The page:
Tucson Comes Through Again for Recognizing UN Human Rights Day

human rights day tucsonTUCSON – The Global Justice Center in Tucson was host to an annual recognition of United Nations Human Rights Day.  Tucson is one of a handful of cities nationwide that traditionally celebrates the day, a city where several human rights organizations call home.  The Alianza Indigena Sin Fronteras (Indigenous Alliance without Borders), The Alliance for Global Justice, Coalicion de Derechos Humanos (Human Rights Coalition), School of the Americas Watch, Occupy Tucson, and Unidos all organizations working for global human rights and justice, are housed in the Global Justice Center.

First adopted on December 10, 1948 by the United Nations General Assembly (UN), the Universal Declaration of Human Rights was eventually signed by 48 member states including the United States.  Other signers included nations that went on to experience internal conflicts that resulted in gross human rights violations including Bolivia, Chile, Colombia, El Salvador, Guatemala, Haiti, Mexico, Paraguay, Peru, Philippines, Syria, the United States, and in India that very year.  Though not binding, the Declaration was developed by global actors including Eleanor Roosevelt, politician, diplomat, and wife of President Franklin D. Roosevelt.

Jose Matus

Jose Matus

Tucson has been the location of  Human Rights Day regularly and this year, Alianza Indigena Sin Fronteras organized speakers including Andrea Carmen, director of the International Indian Treaty Council and director of Alianza, Jose Matus.

Carmen talked about Article 31 of the Declaration which protects the right of Indigenous Peoples to control and protect cultural heritage.

“We are up for the fight of our lives here in the next four years.”

She talked about the Council’s solidarity with the Standing Rock Sioux not only as a function of the nature of the fight, but because the International Treaty Council was founded in June 1974 on the Standing Rock Reservation and what followed.

“The elders invited us to sit at the table of the United Nations and told us to find other Indigenous peoples to figure out what to do.  I was always told that it was hard to go to the United Nations and stay Indian.  Now it’s economic order with the fossil fuel economy to defend our sacred waters and our traditional foods.”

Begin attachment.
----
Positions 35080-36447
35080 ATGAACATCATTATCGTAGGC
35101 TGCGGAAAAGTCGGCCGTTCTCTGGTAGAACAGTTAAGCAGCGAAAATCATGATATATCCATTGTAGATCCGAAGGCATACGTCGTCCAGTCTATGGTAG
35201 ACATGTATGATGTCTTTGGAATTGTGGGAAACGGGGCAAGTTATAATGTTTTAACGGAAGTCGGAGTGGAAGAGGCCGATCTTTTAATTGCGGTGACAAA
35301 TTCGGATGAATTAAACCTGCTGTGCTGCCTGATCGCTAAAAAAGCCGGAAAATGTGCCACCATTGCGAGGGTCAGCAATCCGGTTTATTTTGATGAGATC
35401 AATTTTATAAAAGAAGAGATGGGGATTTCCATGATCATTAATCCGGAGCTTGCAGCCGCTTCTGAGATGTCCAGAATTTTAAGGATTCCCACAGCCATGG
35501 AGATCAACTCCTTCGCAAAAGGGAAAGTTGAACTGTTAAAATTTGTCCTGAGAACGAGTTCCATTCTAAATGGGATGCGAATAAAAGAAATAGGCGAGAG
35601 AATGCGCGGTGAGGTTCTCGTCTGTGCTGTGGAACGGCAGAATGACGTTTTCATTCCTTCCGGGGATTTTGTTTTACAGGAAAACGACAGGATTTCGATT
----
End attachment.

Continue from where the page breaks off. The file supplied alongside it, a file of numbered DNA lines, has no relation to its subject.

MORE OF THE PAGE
“There were no Indigenous Peoples in the room when this [Declaration] was being adopted.  I came back here after first going to the UN in the 1980s and discovered we didn’t have the literal translation for the term ‘human rights’ except ‘the peoples duty to the creator.’  That’s probably the closest we can come.  Also as Indigenous peoples, not only do we talk about responsibilities instead of rights, we also don’t separate humans from the rest of the created world, so the best translation might be, ‘natural world responsibilities.'”

“No declaration, no treaty, no constitution, no law, no convention gives rights or takes them away.  Our rights are ours because the Creator put us here on our land.  Rights can be violated, or rights can be honored or respected and upheld.  They can’t be given or taken away, you cannot even give up your rights.”

After 1974, Carmen appeared at the UN several times working up to the adoption of the UN Declaration on the Rights of Indigenous Peoples, “We kept bringing up to the countries over the 30 years that it took to get our declaration  adopted at the United Nations.   We had to get the countries to agree on the UN Declaration on the Rights of Indigenous Peoples.”

In that process Carmen said that the resistance from negotiators was the misconception that Indigenous rights were additional rights or could cause divisions, but Carmen said that she pushed back, “You were the ones who said that recognition of rights is the foundation of peace, violations of rights is what causes conflict.”

All the countries didn’t understand why it had to be that way for us and that’s part of why it took 30 years.   Land, language, food sovereignty, cultures, ceremonies, those aren’t individual, those are collective.  We can only do those as people.  Not only are they collective, they’re generational, so we had a different concept.”

“If there’s anything to remember about human rights, remember that no one can take them away.”

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